Robey's life in public service honored at Howard Community College

Former State Senator James Robey, with his wife of more than 50 years, Janet Robey. 2012 / file Photo by Doug Kapustin
Former State Senator James Robey, with his wife of more than 50 years, Janet Robey. 2012 / file Photo by Doug Kapustin (Doug Kapustin / Baltimore Sun)

The accolades for James N. Robey, former Howard County police chief, county executive and state senator, played out like the popular 1950s TV show "This is Your Life" as he was honored by Howard Community College last week with its version of a lifetime achievement award.

The three distinct segments of Robey's public service career were addressed during a ceremony by speakers who included county police Chief Gary Gardner, County Executive Allan Kittleman and state Sen. Edward Kasemeyer.


"You sit there and hear these things they allege you've done, but that was my role in public service," Robey said afterward, attempting to minimize his accomplishments with what those who know him say is his typical humility.

"I enjoyed almost every minute of my 48 years as a public servant, from June 1966 when I joined the police force until I retired from the Senate," he said.

The Sen. James Clark Jr. Medal was presented to the longtime public servant twice on Oct. 12 — first at a private luncheon and then immediately afterward at a college-wide event and cake-cutting ceremony marking the 45th anniversary date of the college's opening in Columbia in 1970.

Robey capped a 32-year career with the Howard County Police Department by serving as police chief for his last seven years before retiring in 1998 and winning election to the office of Howard County executive. After serving two terms, the Elkridge Democrat became a state senator in 2007, retiring in January.

His life could have turned out much differently, he said: His family had expected him to follow in his father's and grandfather's footsteps as a factory worker at the textile mill in Daniels, the small Howard County town where he grew up.

"I tried it, but it wasn't in my DNA," said Robey, 74. "I chose instead to do what I enjoyed doing the most."

Howard Community College President Kathleen Hetherington explained the life values the college looks for in choosing a recipient for the medal, which was established in 2006, shortly after Clark died at age 87.

"Jim Clark embodied the citizen statesman, and his life was dedicated to serving others and making the county and state a better place for everyone," Hetherington said in a separate interview about Clark's dedication to land preservation, the environment and civil discourse.

"The board of trustees awards this medal to someone who gives their all to make the community better and is committed to public service, not only to the college.

"Jim Robey is so unassuming and prefers to give credit to others, but he exemplifies the best you can find in a person."

Previous recipients of the medal include: Victor Broccolino, retired president of Howard County General Hospital; Edward Cochran, a former Howard County executive; Sydney Cousin, a former Howard County school superintendent; and Padraic Kennedy, a former president of the Columbia Association.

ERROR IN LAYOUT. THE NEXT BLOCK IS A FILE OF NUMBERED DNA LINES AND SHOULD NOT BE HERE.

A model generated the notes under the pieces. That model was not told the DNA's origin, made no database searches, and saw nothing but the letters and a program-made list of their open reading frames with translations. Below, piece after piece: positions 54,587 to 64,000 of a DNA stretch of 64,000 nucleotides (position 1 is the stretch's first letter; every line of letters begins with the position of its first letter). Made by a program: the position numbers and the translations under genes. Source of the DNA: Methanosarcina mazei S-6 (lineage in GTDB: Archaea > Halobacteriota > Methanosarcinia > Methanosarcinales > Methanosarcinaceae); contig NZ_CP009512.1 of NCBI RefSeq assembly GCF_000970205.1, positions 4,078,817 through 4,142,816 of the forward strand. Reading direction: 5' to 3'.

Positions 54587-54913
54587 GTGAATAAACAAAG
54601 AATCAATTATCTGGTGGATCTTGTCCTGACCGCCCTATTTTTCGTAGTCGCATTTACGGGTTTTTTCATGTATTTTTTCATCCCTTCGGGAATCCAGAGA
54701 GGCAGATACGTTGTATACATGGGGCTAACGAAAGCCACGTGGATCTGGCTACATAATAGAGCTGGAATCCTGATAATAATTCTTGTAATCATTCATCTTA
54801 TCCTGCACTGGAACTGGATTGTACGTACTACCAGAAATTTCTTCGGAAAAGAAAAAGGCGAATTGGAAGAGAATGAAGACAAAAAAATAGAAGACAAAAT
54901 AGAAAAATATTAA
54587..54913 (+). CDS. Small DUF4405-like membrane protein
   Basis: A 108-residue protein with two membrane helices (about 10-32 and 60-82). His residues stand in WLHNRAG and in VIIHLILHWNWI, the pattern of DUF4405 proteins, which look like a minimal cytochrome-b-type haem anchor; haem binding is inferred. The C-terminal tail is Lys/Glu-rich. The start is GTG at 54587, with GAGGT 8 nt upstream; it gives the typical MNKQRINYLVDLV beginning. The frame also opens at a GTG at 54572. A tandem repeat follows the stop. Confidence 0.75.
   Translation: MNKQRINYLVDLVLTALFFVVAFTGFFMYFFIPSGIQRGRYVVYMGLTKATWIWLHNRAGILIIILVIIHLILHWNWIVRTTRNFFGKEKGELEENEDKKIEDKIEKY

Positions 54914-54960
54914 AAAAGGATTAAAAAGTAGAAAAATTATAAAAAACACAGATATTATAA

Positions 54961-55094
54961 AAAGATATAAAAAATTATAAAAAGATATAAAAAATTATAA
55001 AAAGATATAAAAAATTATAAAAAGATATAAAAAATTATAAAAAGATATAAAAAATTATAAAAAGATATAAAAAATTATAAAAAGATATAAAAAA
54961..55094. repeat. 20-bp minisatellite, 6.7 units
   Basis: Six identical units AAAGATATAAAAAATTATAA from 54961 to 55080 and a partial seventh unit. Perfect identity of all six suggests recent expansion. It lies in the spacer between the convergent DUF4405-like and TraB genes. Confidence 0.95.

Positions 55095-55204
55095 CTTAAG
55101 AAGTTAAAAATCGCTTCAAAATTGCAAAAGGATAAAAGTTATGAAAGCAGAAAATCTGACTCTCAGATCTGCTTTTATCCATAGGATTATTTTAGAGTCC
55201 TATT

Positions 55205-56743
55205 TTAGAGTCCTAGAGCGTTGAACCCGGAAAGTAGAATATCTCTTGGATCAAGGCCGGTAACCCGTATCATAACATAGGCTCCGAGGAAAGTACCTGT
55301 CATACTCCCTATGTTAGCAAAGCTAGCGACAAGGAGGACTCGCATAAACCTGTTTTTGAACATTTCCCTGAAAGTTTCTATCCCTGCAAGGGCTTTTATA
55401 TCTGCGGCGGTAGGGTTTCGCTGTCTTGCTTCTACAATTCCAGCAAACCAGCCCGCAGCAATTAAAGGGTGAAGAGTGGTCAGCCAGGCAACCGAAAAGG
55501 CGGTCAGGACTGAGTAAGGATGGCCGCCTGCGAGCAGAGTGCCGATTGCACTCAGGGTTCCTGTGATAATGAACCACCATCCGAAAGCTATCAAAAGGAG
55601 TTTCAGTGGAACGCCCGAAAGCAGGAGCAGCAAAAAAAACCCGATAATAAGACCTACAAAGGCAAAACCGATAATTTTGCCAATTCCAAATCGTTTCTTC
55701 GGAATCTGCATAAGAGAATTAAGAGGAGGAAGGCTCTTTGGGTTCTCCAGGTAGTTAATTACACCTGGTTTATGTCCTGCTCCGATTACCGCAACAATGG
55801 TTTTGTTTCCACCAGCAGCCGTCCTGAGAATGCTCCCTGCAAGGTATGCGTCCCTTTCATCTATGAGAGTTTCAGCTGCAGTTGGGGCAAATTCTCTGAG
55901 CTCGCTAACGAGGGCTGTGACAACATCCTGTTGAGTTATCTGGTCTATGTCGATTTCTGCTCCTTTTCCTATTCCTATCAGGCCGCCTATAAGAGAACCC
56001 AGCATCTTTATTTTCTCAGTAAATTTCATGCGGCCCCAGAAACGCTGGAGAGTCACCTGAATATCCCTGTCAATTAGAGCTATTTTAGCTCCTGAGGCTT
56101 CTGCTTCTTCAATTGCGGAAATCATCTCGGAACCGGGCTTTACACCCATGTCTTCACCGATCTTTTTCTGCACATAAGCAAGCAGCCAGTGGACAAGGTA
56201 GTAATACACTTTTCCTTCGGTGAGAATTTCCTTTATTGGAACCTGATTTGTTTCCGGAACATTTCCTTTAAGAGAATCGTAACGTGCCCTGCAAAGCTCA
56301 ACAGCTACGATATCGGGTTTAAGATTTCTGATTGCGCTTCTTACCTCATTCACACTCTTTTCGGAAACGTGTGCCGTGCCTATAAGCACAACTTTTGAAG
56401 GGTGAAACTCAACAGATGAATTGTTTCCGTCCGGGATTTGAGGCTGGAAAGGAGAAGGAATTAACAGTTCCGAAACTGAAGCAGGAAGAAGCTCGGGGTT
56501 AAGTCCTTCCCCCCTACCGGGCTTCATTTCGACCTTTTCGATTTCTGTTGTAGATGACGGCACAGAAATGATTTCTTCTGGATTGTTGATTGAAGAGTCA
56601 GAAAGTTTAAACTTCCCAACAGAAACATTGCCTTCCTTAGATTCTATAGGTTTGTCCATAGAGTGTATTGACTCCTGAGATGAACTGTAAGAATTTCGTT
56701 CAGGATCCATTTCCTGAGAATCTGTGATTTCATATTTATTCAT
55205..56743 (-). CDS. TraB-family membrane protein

The medal, which is part of a large, framed plaque that also contains a portrait, has not been awarded annually; in 2011, the board could not settle on a name, said Edmund "Skip" Coale, chairman of the seven-member board that chooses the recipient.

"The Clark Medal is one of the more prestigious awards given by the college, and we are most judicious in maintaining its esteem," Coale said, calling Clark "a good role model for civic involvement."

Robey's nomination "was unanimously applauded and endorsed," he said. "When he was county executive and when he was in Annapolis, he was extremely supportive of HCC and instrumental in helping the college fulfill its potential. I would put our classes today up against many at four-year colleges."


Robey said he remembered when the college opened after he had joined the police force and had opted against furthering his education. He later changed his mind and got a two-year degree at the former Catonsville Community College and also earned a master's degree at Hood College.

"HCC started out as this tiny building in the middle of a big field," he recalled. "I would have gone there if it had been open when I decided to go.

"It has seen such tremendous growth in 45 years, not just in the number of buildings, but in the quality of education, with its training of paramedics and a nursing program that's one of the best in the state."

Gardner spoke at the award ceremony about Robey's tenure with the Police Department, which comprised the bulk of Gardner's public service career.

"Jim wasted no time getting to work to build community trust, and he established the Police Department's community-oriented policy philosophy in his first year," he said. "We are focused on many of those very same principles today in order to improve public trust and increase transparency."

Gardner, a 31-year veteran of the county department, also praised Robey for establishing the Citizens Advisory Council in 1991, opening the first neighborhood satellite office in 1993 and creating the Volunteer Police Auxiliary Program in 1995.

Robey said he's received many awards during his career, and all of them are meaningful.

"It's great to see the effects of the things you were able to accomplish," he said.